Cast-proof productions are expensive and difficult to pull off. The Met's Franco Zeffirelli production of "La Boheme" is a successful example. The Puccini opera recently overtook Verdi's "Aida" as the most frequently performed opera in Met history -- 1,137 to 1,066. ("Boheme" has been the most produced opera in North America during the past 10 years according to Opera America.) The Met tried to have Mr. Zeffirelli cast-proof "Aida" some years back, but the project proved too expensive and was dropped.

Despite current difficulty in casting both the soprano and tenor leads, "Aida" never will share the fate of "Forza" -- it is just too popular. Nonetheless, performances of the Verdi classic clearly are on the decline in this country -- and the reason is not because the elephants have unionized.

"Aida" does not even appear in the top 10 most- produced operas in North America during the past 10 years. Since 1996, it has been mounted for two seasons in San Francisco, not at all in Chicago, one season each in Washington and Los Angeles, and seven seasons at the Met. Even at the Met, the number of "Aida" performances has fallen, both in absolute terms and as a proportion of the total performances of all operas performed.

During the '60s, for example, "Aida" was given every year at the Met except for the 1968-69 season -- a grand total of 116 times. For the 1993-2003 period, "Aida" was in the Met repertory for only seven of the 10 years -- a total of 92 performances. Because the season has been extended, and thus the total number of performances of all operas increased, "Aida" now is allocated a smaller relative share of total performances at the Met than in the '60s. This is what happens to a classic when opera companies muddle through.

Many of the Verdi favorites are experiencing a similar decline. Of Opera America's top 10, only two are by Verdi -- "La Traviata" and "Rigoletto." Neither, it should be noted, needs a great tenor voice to succeed. "Traviata" needs a soprano; "Rigoletto," a baritone. The top 10 list shows that while many of the great masterpieces continue to be performed, they are not the ones whose success critically depends upon the availability of a Corelli-like Italian tenor.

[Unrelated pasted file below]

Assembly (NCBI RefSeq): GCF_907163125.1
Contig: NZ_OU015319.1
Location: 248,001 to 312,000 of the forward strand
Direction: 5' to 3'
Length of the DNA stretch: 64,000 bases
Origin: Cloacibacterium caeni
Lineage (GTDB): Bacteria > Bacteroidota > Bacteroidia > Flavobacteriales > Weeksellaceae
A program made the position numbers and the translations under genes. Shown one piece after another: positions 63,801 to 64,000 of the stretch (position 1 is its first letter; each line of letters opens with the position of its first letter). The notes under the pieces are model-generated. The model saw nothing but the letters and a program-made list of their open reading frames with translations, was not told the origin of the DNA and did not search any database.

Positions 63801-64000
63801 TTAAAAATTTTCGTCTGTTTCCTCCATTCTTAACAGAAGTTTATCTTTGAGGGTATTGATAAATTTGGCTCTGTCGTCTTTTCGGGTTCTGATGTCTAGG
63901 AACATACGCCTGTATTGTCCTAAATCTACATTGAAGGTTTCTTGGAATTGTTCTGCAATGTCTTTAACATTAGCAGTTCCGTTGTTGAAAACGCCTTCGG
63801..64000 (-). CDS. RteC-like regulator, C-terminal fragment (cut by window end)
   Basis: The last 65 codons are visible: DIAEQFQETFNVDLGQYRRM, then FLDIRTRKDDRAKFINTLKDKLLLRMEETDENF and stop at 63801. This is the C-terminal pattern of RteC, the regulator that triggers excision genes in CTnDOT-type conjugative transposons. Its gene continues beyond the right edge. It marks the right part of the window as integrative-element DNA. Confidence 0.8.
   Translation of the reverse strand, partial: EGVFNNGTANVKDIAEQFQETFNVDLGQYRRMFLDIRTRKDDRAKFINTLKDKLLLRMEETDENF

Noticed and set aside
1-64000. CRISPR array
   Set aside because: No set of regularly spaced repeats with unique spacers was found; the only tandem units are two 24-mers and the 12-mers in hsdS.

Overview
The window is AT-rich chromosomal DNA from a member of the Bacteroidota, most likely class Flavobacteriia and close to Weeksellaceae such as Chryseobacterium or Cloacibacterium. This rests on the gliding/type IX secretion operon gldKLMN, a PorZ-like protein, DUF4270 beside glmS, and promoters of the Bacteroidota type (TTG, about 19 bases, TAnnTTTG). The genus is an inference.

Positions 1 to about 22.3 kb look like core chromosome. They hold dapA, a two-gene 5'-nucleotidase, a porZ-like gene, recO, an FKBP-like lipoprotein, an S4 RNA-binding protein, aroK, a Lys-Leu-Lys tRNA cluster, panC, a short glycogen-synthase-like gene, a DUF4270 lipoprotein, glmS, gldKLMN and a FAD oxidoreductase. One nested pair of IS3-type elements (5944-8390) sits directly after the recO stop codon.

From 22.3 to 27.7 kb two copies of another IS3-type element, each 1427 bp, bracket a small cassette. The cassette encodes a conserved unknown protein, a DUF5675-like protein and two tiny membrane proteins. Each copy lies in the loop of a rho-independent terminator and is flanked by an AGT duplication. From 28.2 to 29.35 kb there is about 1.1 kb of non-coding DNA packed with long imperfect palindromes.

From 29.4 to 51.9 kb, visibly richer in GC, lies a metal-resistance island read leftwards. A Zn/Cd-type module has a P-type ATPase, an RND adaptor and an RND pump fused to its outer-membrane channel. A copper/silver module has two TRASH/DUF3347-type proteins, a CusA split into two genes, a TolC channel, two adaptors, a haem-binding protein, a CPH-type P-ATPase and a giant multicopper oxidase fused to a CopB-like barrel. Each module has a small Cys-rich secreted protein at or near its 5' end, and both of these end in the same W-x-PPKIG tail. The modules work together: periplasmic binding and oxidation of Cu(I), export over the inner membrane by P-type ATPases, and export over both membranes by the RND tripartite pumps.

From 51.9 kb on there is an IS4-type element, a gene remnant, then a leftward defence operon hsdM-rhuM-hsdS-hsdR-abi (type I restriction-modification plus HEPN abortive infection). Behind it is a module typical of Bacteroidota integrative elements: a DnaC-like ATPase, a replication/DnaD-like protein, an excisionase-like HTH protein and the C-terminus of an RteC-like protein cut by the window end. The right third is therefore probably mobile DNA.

While Italian opera has been suffering a decline in recent years, other opera genres actually have enjoyed an upsurge. In particular, Russian opera has benefited enormously from the increased availability of Russian opera singers plying their trade in the West since the fall of the Berlin Wall. This may be called a positive supply-side effect.

Not only are there now better performances in the West of old-time Russian favorites, the upgraded casting in the Russian repertory has made it possible to perform Russian operas previously unknown here. This infusion of Russian talent and repertory has given opera in the West a badly needed boost. But, as the Met's historic hiatus amply demonstrates, the crisis in opera remains nonetheless. Russian opera does not have the box-office appeal of Italian opera.

Neither do Janacek nor Berlioz operas -- of which there have been several strong productions in recent years. The combination of muddling through in the classics plus the limited drawing power of many of the nonconventional operas has created seas of empty seats at all major U.S. opera houses this season. Even the Met's cast-proof "Boheme" wasn't drawing crowds.

The Met's unparalleled midseason hiatus signals a deeply embedded crisis that will take more than an upturn in international tourism to put right.